Transforming a beach into a public art studio.
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Garbage: a pile of bricks on the side of the road.
Art: a pile of bricks on a pedestal in the Museum of Modern Art.

This is the power of context, something I grapple with not only in creating, but in viewing art.

“What is art?” this is an interminable debate that I don’t wish to go into here, but we know that at least one “condition” that makes art art is context.

One aspect of context is place: Earth, My Home, A Rainforest, The MoMA. These places help define the objects inside them: How do we approach them? What do they mean? But they also help define how we behave in relation to the space: Can I touch that painting? Can I take off my shoes?

What I am most interested in, however, is the power of an object to change the context of its own surroundings.

At the end of the summer, I spent a few days on the beach stacking rocks. Stacking rocks is a meditative process, and some would say an art unto itself. In a few days, my little sister, a friend, and I had created about twenty stacked rock towers in a small area of the beach.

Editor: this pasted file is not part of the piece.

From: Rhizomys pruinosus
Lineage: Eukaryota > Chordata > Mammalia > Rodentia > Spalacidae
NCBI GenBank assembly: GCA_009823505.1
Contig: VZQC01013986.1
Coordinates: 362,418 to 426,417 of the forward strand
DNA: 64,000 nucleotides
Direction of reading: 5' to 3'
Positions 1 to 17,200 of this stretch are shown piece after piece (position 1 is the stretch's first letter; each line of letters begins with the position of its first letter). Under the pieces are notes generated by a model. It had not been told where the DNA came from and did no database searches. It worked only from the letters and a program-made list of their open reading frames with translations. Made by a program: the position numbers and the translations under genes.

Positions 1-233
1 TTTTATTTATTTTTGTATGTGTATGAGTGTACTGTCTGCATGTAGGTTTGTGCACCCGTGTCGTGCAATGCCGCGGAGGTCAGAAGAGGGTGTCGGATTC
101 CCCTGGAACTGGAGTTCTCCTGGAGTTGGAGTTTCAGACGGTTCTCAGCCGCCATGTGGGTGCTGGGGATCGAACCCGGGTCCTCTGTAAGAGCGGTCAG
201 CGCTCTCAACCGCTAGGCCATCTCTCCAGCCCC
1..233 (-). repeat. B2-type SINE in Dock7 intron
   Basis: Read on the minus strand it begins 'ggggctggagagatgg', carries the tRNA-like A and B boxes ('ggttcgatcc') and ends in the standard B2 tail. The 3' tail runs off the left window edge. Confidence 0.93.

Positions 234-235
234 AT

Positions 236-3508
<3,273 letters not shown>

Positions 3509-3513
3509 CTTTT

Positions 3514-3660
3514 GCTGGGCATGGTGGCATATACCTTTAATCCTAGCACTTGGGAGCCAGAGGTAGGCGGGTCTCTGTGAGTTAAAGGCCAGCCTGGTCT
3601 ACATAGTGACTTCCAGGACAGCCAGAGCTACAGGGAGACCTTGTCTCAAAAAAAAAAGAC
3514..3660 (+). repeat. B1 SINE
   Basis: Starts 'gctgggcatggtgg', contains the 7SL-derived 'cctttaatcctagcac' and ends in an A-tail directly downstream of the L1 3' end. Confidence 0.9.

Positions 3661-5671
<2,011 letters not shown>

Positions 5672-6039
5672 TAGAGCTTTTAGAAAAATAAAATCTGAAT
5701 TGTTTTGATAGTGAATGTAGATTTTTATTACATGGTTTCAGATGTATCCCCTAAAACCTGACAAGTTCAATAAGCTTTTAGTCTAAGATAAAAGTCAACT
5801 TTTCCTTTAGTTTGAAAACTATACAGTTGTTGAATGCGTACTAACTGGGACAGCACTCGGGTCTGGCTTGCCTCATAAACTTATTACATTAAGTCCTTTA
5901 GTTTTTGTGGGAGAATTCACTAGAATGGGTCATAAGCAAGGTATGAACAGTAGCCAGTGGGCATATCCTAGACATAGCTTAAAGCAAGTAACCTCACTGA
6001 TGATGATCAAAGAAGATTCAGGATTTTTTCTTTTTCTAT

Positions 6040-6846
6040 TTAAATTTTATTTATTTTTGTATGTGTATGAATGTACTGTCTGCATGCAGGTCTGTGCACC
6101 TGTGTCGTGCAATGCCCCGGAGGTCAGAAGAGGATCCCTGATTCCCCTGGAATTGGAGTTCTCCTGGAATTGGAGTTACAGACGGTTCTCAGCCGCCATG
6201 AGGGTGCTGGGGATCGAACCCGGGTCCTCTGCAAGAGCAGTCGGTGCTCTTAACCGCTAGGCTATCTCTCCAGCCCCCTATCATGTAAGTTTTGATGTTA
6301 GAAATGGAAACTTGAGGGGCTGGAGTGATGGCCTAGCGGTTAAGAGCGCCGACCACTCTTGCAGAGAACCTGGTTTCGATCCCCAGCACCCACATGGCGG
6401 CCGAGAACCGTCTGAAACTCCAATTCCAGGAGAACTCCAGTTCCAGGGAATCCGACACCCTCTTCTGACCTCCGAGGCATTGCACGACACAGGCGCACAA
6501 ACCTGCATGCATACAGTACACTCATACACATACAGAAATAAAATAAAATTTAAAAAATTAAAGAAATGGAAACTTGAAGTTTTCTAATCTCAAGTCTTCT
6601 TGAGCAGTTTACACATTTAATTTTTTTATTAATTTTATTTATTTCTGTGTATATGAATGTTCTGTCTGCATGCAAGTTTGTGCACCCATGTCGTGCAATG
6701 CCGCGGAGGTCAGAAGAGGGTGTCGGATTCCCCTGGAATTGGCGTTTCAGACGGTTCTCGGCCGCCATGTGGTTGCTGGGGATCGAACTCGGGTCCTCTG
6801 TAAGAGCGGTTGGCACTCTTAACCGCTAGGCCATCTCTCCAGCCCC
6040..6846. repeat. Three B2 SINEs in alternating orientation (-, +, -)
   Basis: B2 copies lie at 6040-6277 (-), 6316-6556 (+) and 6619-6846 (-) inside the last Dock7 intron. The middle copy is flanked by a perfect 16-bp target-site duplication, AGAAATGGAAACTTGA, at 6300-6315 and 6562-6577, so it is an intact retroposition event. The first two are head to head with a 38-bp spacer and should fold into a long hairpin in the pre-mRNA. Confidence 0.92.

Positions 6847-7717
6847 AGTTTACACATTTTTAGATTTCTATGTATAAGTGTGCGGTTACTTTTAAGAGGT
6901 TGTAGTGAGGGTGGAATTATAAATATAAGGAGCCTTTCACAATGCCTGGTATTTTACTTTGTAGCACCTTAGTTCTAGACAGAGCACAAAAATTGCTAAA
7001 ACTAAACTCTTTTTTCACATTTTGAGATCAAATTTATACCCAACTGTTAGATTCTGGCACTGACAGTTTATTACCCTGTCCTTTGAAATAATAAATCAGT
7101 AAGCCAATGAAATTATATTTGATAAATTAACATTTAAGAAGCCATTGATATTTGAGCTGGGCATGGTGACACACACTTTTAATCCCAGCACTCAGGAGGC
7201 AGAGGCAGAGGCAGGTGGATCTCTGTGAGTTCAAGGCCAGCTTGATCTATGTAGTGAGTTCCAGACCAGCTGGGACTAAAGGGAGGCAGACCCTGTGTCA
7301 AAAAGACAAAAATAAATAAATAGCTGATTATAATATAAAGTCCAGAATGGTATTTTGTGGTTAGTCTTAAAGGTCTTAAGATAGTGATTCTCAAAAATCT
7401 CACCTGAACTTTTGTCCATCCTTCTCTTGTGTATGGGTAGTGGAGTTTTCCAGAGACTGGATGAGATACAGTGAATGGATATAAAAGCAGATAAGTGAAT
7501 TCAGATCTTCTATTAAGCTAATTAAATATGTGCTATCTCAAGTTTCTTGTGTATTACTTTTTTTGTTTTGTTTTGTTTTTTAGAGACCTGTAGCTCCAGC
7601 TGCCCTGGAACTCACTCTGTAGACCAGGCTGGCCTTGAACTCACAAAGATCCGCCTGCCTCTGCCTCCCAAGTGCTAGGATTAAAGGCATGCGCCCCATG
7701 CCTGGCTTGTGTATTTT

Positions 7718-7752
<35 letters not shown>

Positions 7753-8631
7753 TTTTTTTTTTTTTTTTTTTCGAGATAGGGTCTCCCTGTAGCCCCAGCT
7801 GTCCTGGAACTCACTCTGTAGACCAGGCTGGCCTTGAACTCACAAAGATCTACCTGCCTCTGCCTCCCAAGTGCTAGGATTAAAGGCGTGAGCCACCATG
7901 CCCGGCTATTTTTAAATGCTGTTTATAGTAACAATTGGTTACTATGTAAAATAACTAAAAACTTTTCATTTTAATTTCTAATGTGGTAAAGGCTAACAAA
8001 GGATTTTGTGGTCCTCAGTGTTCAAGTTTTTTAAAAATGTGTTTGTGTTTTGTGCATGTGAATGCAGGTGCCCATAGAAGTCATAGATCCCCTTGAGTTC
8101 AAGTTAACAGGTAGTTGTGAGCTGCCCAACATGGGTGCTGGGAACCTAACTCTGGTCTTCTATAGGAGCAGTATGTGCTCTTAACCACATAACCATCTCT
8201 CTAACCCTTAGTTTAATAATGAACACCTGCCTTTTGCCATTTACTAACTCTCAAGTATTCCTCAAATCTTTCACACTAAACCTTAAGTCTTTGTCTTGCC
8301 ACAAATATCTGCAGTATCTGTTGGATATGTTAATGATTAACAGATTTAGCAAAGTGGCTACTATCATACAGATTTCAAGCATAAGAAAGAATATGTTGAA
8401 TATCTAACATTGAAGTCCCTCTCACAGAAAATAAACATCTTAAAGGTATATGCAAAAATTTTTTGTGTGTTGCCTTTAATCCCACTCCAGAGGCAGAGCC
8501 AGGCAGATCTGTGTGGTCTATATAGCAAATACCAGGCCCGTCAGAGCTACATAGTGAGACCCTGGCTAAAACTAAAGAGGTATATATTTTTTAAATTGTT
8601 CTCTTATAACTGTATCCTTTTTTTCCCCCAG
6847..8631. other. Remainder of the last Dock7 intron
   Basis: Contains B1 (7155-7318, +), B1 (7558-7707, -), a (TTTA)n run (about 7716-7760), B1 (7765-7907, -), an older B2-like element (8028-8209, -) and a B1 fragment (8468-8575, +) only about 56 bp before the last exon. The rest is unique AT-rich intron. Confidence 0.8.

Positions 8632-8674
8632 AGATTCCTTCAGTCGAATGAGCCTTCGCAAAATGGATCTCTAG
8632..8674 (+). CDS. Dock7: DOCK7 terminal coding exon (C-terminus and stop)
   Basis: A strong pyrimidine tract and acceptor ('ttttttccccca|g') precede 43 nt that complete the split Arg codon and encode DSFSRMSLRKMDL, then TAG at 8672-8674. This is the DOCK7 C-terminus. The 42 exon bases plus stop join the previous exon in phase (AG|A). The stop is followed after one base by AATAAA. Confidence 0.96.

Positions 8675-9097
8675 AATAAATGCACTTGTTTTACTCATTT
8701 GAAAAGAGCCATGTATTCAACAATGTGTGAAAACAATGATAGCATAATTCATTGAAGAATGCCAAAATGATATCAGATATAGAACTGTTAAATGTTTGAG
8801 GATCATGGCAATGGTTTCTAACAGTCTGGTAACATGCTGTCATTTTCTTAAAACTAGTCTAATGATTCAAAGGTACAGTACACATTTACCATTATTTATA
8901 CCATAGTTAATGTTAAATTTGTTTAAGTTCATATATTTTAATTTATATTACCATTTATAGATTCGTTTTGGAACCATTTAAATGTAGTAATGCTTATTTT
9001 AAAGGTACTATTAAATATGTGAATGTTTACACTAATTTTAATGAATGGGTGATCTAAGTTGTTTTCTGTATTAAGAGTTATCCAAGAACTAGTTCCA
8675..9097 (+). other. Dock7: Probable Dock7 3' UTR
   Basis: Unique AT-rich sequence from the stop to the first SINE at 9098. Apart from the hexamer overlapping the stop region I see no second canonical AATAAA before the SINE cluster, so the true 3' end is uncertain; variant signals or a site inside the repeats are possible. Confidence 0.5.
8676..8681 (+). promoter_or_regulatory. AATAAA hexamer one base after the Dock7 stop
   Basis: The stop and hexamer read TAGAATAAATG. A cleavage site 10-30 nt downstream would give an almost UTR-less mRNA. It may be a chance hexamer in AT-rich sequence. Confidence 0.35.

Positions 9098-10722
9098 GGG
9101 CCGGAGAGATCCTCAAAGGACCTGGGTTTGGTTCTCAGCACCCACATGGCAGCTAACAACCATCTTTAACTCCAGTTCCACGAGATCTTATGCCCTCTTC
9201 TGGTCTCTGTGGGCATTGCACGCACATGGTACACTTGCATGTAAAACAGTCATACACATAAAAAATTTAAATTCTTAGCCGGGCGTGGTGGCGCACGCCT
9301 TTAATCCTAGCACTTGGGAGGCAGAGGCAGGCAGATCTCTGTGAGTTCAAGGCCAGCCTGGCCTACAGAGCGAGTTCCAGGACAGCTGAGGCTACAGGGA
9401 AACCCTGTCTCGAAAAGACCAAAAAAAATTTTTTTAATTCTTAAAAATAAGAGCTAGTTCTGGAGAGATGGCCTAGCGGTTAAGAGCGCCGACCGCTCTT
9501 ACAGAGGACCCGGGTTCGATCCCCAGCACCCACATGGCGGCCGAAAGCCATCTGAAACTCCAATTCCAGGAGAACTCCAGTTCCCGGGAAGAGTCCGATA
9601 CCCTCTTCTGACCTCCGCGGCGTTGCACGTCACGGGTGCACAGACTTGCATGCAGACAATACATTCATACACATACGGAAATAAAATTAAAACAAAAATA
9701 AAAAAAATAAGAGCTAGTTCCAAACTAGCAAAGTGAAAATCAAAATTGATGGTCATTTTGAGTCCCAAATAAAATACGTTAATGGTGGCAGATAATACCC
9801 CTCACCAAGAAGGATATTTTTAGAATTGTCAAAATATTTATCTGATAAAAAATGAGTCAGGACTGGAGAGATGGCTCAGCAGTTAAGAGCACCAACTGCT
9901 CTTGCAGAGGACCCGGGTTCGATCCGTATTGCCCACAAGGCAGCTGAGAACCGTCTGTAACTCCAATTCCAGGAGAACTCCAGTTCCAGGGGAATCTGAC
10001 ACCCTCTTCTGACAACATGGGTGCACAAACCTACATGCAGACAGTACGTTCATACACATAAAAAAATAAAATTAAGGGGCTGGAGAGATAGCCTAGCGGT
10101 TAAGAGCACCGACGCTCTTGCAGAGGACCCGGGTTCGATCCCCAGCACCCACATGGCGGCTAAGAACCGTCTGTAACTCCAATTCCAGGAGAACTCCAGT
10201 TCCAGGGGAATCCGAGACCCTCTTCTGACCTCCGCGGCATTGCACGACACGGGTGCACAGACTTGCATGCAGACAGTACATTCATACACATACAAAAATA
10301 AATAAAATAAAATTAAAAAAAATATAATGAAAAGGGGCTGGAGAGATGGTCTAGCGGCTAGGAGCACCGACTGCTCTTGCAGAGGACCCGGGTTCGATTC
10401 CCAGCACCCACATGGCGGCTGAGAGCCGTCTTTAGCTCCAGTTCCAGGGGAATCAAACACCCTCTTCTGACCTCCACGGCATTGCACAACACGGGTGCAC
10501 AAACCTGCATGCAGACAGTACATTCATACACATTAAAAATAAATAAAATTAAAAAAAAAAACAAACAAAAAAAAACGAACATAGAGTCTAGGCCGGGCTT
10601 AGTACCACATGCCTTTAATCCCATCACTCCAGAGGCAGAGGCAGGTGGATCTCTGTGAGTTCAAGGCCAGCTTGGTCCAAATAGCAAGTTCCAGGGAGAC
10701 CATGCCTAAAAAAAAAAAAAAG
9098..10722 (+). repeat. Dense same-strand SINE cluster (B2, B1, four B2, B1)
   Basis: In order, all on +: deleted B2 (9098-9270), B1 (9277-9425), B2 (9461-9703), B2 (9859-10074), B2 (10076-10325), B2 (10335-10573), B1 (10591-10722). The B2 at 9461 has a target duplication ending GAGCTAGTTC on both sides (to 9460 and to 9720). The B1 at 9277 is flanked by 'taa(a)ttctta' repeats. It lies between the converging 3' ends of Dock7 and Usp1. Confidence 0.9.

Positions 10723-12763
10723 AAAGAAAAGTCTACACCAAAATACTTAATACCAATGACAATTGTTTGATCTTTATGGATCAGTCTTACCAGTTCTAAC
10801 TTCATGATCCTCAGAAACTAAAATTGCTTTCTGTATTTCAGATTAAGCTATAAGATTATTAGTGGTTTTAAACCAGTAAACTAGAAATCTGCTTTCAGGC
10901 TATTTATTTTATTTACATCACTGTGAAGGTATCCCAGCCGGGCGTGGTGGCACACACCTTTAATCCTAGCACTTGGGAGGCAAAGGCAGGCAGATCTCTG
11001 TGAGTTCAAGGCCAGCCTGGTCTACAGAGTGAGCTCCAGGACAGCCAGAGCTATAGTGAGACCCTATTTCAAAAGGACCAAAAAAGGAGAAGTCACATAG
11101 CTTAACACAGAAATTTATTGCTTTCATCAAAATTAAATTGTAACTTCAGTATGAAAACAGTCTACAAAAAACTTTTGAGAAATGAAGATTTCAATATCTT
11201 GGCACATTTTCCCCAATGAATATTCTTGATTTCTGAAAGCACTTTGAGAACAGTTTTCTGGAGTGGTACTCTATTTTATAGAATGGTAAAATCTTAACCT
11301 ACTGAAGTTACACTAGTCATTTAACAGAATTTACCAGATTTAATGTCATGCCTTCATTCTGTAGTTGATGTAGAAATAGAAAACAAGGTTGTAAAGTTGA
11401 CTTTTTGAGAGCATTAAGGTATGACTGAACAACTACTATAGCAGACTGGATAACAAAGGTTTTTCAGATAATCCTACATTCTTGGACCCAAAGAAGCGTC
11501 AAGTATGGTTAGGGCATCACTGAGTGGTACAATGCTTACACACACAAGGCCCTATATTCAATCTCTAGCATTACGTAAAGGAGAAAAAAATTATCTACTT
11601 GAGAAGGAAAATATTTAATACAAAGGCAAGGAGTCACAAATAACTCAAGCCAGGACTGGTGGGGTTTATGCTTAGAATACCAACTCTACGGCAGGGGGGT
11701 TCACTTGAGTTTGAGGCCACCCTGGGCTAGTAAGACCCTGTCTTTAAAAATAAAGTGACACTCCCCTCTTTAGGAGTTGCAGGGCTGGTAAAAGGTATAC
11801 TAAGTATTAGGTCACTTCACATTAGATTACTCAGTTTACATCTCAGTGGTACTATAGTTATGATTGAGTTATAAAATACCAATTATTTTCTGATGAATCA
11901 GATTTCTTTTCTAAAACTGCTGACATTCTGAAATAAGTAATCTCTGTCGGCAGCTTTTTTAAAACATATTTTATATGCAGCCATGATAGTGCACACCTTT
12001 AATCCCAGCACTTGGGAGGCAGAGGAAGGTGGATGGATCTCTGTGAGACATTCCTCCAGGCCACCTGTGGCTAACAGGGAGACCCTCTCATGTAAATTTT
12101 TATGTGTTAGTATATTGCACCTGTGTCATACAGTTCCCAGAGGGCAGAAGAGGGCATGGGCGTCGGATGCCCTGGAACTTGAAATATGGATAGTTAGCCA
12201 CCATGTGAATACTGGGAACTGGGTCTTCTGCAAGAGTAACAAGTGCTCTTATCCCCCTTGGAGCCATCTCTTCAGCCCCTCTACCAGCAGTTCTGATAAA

When I returned to the beach a few days later some stacks were knocked over and some stacks were still standing, but I also found something unexpected—new stacks. An upside down beer bottle, pushed into the sand, was the base. On top of that was placed a vertical rock supported by sticks. I kept returning to the spot every few days to find something new. One day, I returned to find every single stack knocked down and combined into a giant rock pile. I couldn’t help but think, “what a beautiful new piece!” After the stacks were gone, nobody knew what to do with the space and my sculpture park slowly faded away. I couldn’t help but feel good because I hadn’t expected anyone else to run with my idea, and to respond to the small change in context that I had made.

I had transformed a beach scattered with stones into a man-made sculpture park. What I didn’t intend was for the sculptures to transform the beach into a public art studio, and for the experience of stacking rocks to transform my thinking as an artist.

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Casey A. Gollan > Artworks and Projects